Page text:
The renowned septet from Offenbach’s final work is of uncertain origin. It was not in the original score and its source remains a riddle. The opera was written for the Opéra-Comique and was to have spoken dialogues. It was incomplete at the composer’s death in 1860. Ernest Guiraud completed the piece and added the recitatives. The poor guy has been on the pointy end of criticism ever since. I think he did as good a job as can be expected under the circumstances.

Guiraud was a fine musician. Born in New Orleans, his father Jean-Baptiste-Louis Guiraud also a musician had won the Prix de Rome. He sent his soon to Paris where he completed his musical education and also won the Prix de Rome – the only example of a father and son to do so. For many years he was a professor at the Paris Conservatoire. He also set the recitatives in Carmen to music. This too has contributed to the abuse casually sent his way.

Back to the septet. It’s set for six singers, so why septet? The chorus is counted as a participant, hence septet. Sounds weak, but that’s the way it is. As to who wrote it, as indicated above there can only be a guess. But it almost always done in performance. It comes just before the end of the Venetian scene.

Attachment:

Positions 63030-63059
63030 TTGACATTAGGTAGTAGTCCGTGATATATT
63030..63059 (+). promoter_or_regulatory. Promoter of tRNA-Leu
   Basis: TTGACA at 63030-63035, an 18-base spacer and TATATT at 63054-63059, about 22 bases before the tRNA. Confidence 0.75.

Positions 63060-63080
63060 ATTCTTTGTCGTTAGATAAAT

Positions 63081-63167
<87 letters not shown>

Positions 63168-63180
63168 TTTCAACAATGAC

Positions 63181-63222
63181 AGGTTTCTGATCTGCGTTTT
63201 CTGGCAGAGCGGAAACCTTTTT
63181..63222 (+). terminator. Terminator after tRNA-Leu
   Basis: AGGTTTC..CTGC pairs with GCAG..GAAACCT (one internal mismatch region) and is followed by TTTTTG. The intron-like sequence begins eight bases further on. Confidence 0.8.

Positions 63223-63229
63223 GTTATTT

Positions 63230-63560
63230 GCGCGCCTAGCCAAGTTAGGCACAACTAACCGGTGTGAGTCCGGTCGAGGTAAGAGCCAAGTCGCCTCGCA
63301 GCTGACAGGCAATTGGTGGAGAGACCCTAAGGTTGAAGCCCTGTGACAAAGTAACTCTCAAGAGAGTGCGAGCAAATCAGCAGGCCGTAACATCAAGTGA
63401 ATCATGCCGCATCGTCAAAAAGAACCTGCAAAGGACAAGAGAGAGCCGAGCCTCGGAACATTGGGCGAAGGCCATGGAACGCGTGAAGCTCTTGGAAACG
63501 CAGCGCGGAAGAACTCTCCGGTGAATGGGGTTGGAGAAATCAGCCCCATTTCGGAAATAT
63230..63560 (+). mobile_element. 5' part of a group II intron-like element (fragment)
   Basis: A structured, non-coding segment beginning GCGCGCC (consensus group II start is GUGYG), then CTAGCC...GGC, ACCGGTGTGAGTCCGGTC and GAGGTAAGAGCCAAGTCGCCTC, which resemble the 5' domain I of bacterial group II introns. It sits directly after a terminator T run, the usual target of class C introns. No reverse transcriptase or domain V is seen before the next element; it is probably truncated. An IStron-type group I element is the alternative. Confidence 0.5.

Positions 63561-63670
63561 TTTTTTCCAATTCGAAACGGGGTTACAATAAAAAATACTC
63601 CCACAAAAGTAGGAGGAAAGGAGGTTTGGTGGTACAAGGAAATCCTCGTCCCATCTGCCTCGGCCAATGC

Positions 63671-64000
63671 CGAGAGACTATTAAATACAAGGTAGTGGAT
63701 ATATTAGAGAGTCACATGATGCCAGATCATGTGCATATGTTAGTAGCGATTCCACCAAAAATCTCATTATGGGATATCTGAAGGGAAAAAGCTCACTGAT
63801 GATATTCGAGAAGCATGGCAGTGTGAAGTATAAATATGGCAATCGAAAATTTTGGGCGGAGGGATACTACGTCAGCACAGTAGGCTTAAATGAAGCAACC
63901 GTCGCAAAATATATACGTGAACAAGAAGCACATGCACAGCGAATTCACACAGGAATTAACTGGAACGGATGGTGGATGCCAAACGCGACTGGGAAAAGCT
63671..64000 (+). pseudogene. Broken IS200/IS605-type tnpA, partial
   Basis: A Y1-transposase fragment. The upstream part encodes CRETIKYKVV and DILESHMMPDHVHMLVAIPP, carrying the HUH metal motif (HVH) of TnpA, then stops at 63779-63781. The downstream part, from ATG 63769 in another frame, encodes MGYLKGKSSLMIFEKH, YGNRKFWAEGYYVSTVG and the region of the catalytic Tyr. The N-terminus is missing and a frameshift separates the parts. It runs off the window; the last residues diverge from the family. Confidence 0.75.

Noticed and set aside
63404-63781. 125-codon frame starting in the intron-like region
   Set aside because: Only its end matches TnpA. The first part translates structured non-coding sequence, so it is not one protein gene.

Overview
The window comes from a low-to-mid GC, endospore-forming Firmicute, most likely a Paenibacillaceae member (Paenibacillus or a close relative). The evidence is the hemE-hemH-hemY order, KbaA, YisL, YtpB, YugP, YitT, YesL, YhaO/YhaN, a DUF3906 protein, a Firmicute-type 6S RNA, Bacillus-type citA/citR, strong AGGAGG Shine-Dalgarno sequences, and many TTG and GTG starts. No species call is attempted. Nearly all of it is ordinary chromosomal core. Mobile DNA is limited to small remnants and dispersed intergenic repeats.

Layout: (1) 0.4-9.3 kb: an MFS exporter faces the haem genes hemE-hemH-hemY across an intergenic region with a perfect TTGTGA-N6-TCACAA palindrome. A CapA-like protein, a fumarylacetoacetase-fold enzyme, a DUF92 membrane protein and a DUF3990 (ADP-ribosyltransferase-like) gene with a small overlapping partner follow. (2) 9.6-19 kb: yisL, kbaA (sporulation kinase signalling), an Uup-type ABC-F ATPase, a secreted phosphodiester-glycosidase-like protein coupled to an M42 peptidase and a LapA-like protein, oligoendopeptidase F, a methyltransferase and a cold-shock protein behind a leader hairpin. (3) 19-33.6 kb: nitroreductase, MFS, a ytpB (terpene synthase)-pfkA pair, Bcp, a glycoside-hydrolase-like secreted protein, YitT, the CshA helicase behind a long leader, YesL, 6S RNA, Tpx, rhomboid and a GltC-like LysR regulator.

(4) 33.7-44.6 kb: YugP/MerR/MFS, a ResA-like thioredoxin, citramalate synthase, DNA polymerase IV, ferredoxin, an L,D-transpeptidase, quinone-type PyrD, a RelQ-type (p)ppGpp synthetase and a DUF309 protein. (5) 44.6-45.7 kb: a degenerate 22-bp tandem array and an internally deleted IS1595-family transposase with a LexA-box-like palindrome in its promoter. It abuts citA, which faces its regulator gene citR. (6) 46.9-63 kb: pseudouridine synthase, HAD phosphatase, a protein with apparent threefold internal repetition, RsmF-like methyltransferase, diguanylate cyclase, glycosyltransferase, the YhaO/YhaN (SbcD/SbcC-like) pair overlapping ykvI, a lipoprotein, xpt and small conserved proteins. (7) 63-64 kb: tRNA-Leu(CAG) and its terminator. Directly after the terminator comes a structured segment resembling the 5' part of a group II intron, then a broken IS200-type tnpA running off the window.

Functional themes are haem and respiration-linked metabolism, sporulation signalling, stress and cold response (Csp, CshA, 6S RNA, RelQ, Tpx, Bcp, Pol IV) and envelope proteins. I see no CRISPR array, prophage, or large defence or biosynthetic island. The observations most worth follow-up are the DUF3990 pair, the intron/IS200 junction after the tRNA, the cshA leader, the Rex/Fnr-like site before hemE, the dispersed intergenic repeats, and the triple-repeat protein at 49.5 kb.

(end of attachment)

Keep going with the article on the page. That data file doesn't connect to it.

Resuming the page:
A word about the order of the acts. The Venetian scene was often done as Act 2. Today it typically is Act 3. I think it makes better dramatic sense to do it as the second act. Each of the three acts is a separate story, and thus could be done in any order. The intensity of the drama and the music increases as the stories unfold. The act with the doll (Olympia) is always Act 1. The scene in Munich in which Antonia sings herself to death has the most powerful music in the score. I think it should come after the Venetian act which, though it contains much beautiful music, operates on a lower dramatic level.

All of this aside, the anonymous septet is a grand piece in which all the threads of the story are presented in a wonderful ensemble based on the theme of the Barcarolle which begins the act. The tenor (Hoffmann) opens the piece and takes the musical lead during it. Placido Domingo is the Hoffmann on the recording linked below. I have included the music which follows the septet that concludes the act. This consists of the duel between Hoffman and and the wonderfully named Schlemil. Offenbach being Jewish certainly new the Yiddish meaning of the name. After he kills Schlemil Hoffmann finds that the courtesan he loves, Giulietta, has ridden of in a gondola with Pittichinaccio. The poor guy can’t catch an amorous break, which is the point of the opera. He should stick to art and leave women to men with money.

Tales of Hoffmann Septet